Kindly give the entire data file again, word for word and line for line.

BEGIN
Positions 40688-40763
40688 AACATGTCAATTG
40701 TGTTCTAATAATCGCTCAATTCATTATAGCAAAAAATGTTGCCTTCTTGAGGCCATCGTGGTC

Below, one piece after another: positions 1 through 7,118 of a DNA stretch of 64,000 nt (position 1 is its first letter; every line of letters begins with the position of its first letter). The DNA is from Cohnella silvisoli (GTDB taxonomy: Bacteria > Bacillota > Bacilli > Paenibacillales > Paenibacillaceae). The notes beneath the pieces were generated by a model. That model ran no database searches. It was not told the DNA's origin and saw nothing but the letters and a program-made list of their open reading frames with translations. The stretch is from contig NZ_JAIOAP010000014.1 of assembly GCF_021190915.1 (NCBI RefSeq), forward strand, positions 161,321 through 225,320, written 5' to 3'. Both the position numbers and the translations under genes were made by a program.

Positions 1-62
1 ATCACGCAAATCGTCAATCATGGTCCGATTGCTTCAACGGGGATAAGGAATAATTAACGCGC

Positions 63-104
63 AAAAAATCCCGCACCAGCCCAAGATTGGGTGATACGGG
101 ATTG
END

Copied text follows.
Positions 40688-40763
40688 AACATGTCAATTG
40701 TGTTCTAATAATCGCTCAATTCATTATAGCAAAAAATGTTGCCTTCTTGAGGCCATCGTGGTC

Below, one piece after another: positions 1 through 7,118 of a DNA stretch of 64,000 nt (position 1 is its first letter; every line of letters begins with the position of its first letter). The DNA is from Cohnella silvisoli (GTDB taxonomy: Bacteria > Bacillota > Bacilli > Paenibacillales > Paenibacillaceae). The notes beneath the pieces were generated by a model. That model ran no database searches. It was not told the DNA's origin and saw nothing but the letters and a program-made list of their open reading frames with translations. The stretch is from contig NZ_JAIOAP010000014.1 of assembly GCF_021190915.1 (NCBI RefSeq), forward strand, positions 161,321 through 225,320, written 5' to 3'. Both the position numbers and the translations under genes were made by a program.

Positions 1-62
1 ATCACGCAAATCGTCAATCATGGTCCGATTGCTTCAACGGGGATAAGGAATAATTAACGCGC

Positions 63-104
63 AAAAAATCCCGCACCAGCCCAAGATTGGGTGATACGGG
101 ATTG